Magnetic-field induced reorientation, or the magnetic shape memory effect, is defined as 'the magnetic-field-induced rearrangement of (ferromagnetic) twinned martensite microstructure along with a large macroscopic deformation'.
Properties of Magnetic Shape Memory Alloys
The patented NiMnGa single crystal Magnetic Shape Memory material from Goodfellow has some incredibly innovative properties, including the following:
- Magnetic shape memory effect of up to 6% elongation in a magnetic field
- It exhibits inverse magnetostrictive effect or Villari
- It shows shape memory alloy effect with a shape change caused by applying a magnetic field as well as a shape change is caused by temperature
- If the element is completely compressed or elongated, a change in resistance occurs
- Exhibits controlled spring properties
The properties are also provided in the table below:
|NiMnGa single Crystal
|Elongation in Magnetic Field
|Up to 6%, typically 3 to 5%
|Up to 1 to 2 kHz
|About 2 MPa
|Work Output (force x stroke)
|Max 100 kJ/m3
|Several hundred million cycles
|Upper Temperature Limit
|Transformation martensite to austenite 70°C
The magnetic shape memory effect can be used for designing actuators where the element elongates based on the presence of a magnetic field. The elongation can be reversed fully either by the application of a magnetic field at 90° to the original field, or more effectively by use of a spring. The change in shape is very quick and cycle times of 1 to 2 kHz have been shown. During fatigue life testing several million cycles have been achieved.
These materials cannot achieve the frequency of piezo-based materials or magnetostrictive materials, however they offer much higher strain outputs (typically 10 to 100 times more). They also offer higher energy density typically up to 100kJm-3 compared to 14 to 30kJm-3 for magnetostrictive materials and 0.8 to 2kJm-3 for piezo-based materials.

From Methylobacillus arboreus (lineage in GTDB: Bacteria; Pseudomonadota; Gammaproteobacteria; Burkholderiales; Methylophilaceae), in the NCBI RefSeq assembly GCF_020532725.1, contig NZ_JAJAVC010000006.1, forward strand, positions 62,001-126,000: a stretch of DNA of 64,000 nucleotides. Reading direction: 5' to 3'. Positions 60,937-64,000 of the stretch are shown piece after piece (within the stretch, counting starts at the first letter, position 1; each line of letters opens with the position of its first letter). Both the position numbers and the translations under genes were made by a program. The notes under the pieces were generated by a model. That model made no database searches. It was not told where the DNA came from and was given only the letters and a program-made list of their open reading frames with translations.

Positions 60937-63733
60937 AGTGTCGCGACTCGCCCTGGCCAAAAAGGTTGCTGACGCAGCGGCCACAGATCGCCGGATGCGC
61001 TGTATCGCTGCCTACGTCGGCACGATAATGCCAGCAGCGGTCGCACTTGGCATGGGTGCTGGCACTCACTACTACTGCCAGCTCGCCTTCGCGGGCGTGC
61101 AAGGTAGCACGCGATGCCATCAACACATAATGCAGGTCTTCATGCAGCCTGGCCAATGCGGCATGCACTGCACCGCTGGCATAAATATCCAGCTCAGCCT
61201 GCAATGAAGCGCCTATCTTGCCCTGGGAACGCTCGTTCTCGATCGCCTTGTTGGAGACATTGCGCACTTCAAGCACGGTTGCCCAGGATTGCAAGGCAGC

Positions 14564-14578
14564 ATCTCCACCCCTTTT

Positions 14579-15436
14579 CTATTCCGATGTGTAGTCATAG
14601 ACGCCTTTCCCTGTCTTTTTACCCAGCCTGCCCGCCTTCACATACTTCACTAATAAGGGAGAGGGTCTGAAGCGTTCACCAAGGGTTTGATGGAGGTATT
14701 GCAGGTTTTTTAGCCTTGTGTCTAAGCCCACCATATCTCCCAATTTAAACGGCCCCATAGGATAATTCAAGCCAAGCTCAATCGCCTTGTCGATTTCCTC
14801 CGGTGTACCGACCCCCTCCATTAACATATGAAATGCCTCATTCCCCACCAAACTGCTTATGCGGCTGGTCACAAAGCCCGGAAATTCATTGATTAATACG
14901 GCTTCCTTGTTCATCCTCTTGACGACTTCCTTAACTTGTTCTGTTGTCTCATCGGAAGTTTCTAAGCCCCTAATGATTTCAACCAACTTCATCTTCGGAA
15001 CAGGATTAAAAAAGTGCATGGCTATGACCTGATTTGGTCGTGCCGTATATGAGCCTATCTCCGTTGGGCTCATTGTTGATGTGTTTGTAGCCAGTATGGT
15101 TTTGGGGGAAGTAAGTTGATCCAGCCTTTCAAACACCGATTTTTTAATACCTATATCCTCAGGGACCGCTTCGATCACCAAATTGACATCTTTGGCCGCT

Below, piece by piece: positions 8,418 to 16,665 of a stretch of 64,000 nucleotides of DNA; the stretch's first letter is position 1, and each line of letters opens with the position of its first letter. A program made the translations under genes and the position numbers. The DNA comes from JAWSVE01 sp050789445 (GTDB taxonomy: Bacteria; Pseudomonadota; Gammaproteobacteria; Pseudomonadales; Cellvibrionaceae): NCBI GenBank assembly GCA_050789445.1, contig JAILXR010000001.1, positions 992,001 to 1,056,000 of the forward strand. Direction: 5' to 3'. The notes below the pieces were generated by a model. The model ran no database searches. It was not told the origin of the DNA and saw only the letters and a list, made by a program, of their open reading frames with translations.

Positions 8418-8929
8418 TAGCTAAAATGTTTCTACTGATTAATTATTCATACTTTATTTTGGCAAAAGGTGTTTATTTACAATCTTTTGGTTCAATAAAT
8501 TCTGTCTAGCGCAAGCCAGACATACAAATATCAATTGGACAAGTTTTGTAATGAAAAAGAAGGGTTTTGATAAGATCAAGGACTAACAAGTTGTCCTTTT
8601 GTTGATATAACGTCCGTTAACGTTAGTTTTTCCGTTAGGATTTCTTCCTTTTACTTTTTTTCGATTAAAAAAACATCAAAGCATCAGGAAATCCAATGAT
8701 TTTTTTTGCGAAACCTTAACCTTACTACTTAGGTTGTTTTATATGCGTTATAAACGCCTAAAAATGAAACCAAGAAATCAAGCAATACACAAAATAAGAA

Figure 1. A laboratory-based actuator with return spring
The thermal shape memory property whereby the material elongates more above 70°C can be used as a safety cut-out. If a safe working temperature is exceeded, there is further extension cutting the magnetic field generation. This additional elongation can be reversed fully and below 70°C, normal functioning of the actuator is observed.
The elongation or compression of the material causes it to change any magnetic field in which it is placed, known as variable magnetic permeability under varying stress, which can be used for harvesting vibrational energy. Possible uses include battery charging in environments where it is difficult to gain access to the batteries for replacement.
The same properties used to create energy harvesters can also be used to dampen mechanical vibration.
Using the material’s properties, it is possible to construct speed sensors as well as distance, strain and magnetic field detectors.
In order to minimize the magnetic energy required to elongate the material, a thin, wide cross-section is preferred, and as the elongation is a multiple of the length, a comparatively long strip is also preferred.
Therefore Goodfellow is offering this material in the following dimensions:
- 1Tx 2.5W x 20L in mm
- 1T x 5Wx 20L in mm
- 2T x 5W x 20L in mm
These are the company’s standard dimensions, but other dimensions are available on request. Presently the maximum single crystal size is 18DX30L in mm. Special techniques are used to cut smaller pieces from within the above dimensions to preserve material performance.
Fast Response to Control Signal
The response of the shape memory alloy to the control signal is shown in Figure 2.
The developed strain depends on surface treatment. The following graph shown in Figure 3 is an example.
Magnetization when pressed/elongated
Comparison with other materials
Comparison with other materials is shown in the Table.
|Magnetic Shape Memory Material
|(Thermal) Shape Memory Alloy
|0.14 – 0.2%
|14 – 30 kJm-3
|0.04 – 0.07%
|0.8 – 2.0 kJm-3
Goodfellow supplies metals, ceramics and other materials to meet the research, development and specialist production requirements of science and industry worldwide.
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This information has been sourced, reviewed and adapted from materials provided by Goodfellow.
For more information on this source, please visit Goodfellow.